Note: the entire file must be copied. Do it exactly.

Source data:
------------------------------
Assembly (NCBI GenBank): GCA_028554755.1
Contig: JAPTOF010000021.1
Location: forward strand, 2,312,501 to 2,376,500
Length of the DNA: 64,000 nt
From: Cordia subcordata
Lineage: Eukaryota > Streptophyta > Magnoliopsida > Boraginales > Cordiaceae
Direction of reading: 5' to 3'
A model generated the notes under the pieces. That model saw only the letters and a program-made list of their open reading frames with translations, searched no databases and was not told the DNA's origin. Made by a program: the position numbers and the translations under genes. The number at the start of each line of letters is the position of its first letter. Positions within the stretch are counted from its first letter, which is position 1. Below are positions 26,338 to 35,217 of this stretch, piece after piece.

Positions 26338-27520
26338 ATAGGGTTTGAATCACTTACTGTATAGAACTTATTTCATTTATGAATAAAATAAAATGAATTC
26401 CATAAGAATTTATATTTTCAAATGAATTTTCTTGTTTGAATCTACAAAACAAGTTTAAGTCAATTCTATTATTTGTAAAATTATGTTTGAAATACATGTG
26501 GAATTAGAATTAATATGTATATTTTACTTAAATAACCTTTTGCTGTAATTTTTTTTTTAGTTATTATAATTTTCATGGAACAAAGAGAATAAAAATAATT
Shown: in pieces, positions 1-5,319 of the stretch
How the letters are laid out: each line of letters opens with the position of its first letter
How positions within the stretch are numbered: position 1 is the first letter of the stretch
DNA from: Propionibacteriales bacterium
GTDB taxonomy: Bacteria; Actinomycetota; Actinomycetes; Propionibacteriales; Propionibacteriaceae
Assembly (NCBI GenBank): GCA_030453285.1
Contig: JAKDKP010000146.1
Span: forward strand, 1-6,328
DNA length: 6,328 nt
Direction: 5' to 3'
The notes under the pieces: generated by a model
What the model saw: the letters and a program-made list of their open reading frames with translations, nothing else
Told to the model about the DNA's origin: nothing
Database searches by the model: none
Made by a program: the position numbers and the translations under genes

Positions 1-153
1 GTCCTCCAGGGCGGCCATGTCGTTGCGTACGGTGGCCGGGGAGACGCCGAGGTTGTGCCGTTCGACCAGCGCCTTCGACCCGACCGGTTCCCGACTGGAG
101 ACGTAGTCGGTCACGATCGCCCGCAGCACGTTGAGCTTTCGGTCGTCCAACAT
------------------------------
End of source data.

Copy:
Assembly (NCBI GenBank): GCA_028554755.1
Contig: JAPTOF010000021.1
Location: forward strand, 2,312,501 to 2,376,500
Length of the DNA: 64,000 nt
From: Cordia subcordata
Lineage: Eukaryota > Streptophyta > Magnoliopsida > Boraginales > Cordiaceae
Direction of reading: 5' to 3'
A model generated the notes under the pieces. That model saw only the letters and a program-made list of their open reading frames with translations, searched no databases and was not told the DNA's origin. Made by a program: the position numbers and the translations under genes. The number at the start of each line of letters is the position of its first letter. Positions within the stretch are counted from its first letter, which is position 1. Below are positions 26,338 to 35,217 of this stretch, piece after piece.

Positions 26338-27520
26338 ATAGGGTTTGAATCACTTACTGTATAGAACTTATTTCATTTATGAATAAAATAAAATGAATTC
26401 CATAAGAATTTATATTTTCAAATGAATTTTCTTGTTTGAATCTACAAAACAAGTTTAAGTCAATTCTATTATTTGTAAAATTATGTTTGAAATACATGTG
26501 GAATTAGAATTAATATGTATATTTTACTTAAATAACCTTTTGCTGTAATTTTTTTTTTAGTTATTATAATTTTCATGGAACAAAGAGAATAAAAATAATT
Shown: in pieces, positions 1-5,319 of the stretch
How the letters are laid out: each line of letters opens with the position of its first letter
How positions within the stretch are numbered: position 1 is the first letter of the stretch
DNA from: Propionibacteriales bacterium
GTDB taxonomy: Bacteria; Actinomycetota; Actinomycetes; Propionibacteriales; Propionibacteriaceae
Assembly (NCBI GenBank): GCA_030453285.1
Contig: JAKDKP010000146.1
Span: forward strand, 1-6,328
DNA length: 6,328 nt
Direction: 5' to 3'
The notes under the pieces: generated by a model
What the model saw: the letters and a program-made list of their open reading frames with translations, nothing else
Told to the model about the DNA's origin: nothing
Database searches by the model: none
Made by a program: the position numbers and the translations under genes

Positions 1-153
1 GTCCTCCAGGGCGGCCATGTCGTTGCGTACGGTGGCCGGGGAGACGCCGAGGTTGTGCCGTTCGACCAGCGCCTTCGACCCGACCGGTTCCCGACTGGAG
101 ACGTAGTCGGTCACGATCGCCCGCAGCACGTTGAGCTTTCGGTCGTCCAACAT